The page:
The Colorado Public Utilities Commission (PUC) on Friday issued a notice of proposed rulemaking aimed at updating its rules covering natural gas pipeline operations to bring them in line with federal safety requirements. The PUC proposal would amend the state's current pipeline safety rules, but a commission spokesperson said the changes were not prompted by the recent pipeline accidents in North America.
Amended state rules will be published May 10 in the Colorado Register, and a hearing will be held June 28 in Denver before a PUC administrative law judge.
These are somewhat routine changes and are not related to the national effort now ongoing to address pipeline safety mitigation programs in the wake of the Sept. 9 transmission pipeline rupture in San Bruno, CA, and several subsequent incidents in the northeast U.S. and Canada.
"Those incidents are still under investigation, and there are no specific changes [in federal regulations] that have come from those incidents yet, but there were some other changes that the federal Department of Transportation had adopted, and our rules had not yet incorporated those," a Denver-based PUC spokesperson told NGI on Monday. "For the most part, I think these are pretty minor issues, covering reporting requirements for waivers, changes in definitions and more routine matters."
Part of the PUC's changes would update the emergency waiver procedures to make the state's requirements parallel regulations issued earlier by the federal Pipeline and Hazardous Materials Safety Administration (PHMSA), which has been issuing various notices for review and public discussion of pipeline integrity management programs since the San Bruno incident (see Daily GPI, Jan. 5).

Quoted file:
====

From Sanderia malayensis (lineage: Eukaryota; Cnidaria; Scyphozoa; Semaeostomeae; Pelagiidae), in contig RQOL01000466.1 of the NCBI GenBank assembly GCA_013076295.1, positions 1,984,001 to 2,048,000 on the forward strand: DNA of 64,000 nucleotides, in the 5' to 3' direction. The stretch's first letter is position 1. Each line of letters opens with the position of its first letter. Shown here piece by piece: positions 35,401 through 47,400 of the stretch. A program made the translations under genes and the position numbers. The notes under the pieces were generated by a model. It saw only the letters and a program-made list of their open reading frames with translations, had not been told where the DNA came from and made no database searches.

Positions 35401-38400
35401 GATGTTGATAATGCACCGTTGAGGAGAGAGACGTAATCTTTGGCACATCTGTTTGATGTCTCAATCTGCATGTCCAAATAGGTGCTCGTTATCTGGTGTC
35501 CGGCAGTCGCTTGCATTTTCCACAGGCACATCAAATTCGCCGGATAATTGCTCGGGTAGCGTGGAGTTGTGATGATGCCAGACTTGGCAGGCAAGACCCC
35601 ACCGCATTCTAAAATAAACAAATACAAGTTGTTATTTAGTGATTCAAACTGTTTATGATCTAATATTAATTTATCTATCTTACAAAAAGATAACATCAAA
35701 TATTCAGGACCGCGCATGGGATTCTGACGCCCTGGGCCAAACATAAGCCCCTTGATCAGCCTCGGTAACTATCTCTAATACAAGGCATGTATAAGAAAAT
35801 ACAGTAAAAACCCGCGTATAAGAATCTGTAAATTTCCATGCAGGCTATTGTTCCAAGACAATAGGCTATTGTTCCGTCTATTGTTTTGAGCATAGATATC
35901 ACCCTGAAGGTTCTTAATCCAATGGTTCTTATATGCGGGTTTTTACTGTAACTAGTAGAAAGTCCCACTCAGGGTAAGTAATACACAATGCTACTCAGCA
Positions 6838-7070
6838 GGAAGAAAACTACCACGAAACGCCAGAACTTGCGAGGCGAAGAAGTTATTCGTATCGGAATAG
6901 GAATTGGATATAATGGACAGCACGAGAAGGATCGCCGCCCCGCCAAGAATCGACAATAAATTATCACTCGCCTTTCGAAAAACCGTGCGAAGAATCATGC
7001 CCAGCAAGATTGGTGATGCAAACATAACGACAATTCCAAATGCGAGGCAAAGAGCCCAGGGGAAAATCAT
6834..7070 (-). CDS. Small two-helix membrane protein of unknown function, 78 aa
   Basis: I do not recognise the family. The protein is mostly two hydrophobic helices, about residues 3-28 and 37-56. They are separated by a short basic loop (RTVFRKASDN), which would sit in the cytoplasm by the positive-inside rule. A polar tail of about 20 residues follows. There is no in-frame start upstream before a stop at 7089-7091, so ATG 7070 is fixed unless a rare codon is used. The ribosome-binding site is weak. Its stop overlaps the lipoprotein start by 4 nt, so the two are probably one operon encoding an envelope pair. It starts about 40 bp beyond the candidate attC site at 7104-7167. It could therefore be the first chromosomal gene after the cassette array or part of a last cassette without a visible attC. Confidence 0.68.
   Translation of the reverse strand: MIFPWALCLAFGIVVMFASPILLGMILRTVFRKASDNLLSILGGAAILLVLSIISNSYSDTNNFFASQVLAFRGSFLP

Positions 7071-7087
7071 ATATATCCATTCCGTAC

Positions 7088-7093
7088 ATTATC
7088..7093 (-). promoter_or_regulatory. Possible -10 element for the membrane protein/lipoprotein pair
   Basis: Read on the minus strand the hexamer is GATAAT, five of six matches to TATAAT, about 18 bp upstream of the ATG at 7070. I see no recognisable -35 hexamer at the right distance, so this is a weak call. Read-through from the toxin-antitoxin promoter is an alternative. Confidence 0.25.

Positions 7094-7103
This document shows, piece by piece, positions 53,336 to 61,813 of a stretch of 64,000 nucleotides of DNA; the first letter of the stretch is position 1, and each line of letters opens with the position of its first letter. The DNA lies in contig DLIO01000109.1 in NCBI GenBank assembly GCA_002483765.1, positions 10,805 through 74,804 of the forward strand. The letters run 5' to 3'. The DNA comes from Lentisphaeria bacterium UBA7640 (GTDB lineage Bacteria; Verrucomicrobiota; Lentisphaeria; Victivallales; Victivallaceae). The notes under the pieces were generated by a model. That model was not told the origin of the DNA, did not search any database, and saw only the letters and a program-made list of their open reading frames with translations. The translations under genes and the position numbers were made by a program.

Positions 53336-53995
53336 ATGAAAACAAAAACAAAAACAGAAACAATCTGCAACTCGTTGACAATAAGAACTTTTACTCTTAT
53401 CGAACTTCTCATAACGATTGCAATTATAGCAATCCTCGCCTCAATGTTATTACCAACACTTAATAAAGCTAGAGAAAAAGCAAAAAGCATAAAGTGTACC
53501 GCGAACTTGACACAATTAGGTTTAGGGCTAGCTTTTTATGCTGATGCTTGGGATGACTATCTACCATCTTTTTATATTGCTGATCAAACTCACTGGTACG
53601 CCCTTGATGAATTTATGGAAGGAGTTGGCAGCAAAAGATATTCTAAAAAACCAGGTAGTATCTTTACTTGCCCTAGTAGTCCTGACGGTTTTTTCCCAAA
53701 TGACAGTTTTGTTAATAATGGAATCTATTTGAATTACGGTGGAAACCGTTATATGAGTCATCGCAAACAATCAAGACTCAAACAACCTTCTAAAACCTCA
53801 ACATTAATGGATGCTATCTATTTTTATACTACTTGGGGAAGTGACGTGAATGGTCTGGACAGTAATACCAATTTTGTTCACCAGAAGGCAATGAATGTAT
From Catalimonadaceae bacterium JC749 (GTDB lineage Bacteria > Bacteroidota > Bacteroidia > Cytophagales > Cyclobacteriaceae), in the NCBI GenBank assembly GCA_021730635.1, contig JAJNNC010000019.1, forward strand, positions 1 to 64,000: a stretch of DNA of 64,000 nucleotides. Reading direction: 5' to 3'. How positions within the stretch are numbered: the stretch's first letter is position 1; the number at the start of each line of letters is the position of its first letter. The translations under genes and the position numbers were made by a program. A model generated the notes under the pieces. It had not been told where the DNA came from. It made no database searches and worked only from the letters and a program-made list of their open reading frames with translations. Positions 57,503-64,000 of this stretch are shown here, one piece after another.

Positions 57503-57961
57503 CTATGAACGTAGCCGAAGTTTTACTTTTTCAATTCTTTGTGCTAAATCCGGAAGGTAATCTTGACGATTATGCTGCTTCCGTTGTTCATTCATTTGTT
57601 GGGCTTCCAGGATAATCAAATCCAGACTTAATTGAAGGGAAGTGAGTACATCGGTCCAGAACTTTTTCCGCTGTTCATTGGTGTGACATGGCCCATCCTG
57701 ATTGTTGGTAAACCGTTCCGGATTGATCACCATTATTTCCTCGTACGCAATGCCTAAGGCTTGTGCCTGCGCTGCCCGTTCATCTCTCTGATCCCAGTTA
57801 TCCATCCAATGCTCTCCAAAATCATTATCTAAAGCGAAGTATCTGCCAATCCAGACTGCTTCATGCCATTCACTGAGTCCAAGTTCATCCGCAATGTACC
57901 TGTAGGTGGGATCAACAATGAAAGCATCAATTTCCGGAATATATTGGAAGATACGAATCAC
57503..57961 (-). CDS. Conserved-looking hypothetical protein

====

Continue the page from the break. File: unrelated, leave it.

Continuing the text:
In addition to the directives specifically related to the San Bruno case, federal DOT officials early this year directed PHMSA to "expeditiously" get the word out to the pipeline industry about the circumstances surrounding the San Bruno explosion and investigative findings so far "so pipeline operators can proactively implement any corrective measures." No formal changes in rules have been made as yet, the PUC spokesperson emphasized.
One part of the proposed changes in Colorado touch on an area of continuing focus post-San Bruno -- ongoing inspections and testing of transmission pipelines, particularly in heavily populated areas, under the operator's integrity management programs. Language is included dealing with pipeline operators requesting to deviate from or reduce the frequency of periodic inspections and tests "on the basis of an engineering analysis and risk assessment."
The proposed new language said deviation on inspections and testing can be granted only if the alternative frequency "is not inconsistent" with pipeline safety. "An operator may implement an approved reduction in the frequency of a periodic inspection or test only where the operator has developed and implemented an integrity management program that provides an equal or improved overall level of safety despite the reduced frequency of periodic inspections," the proposed new rule language said.
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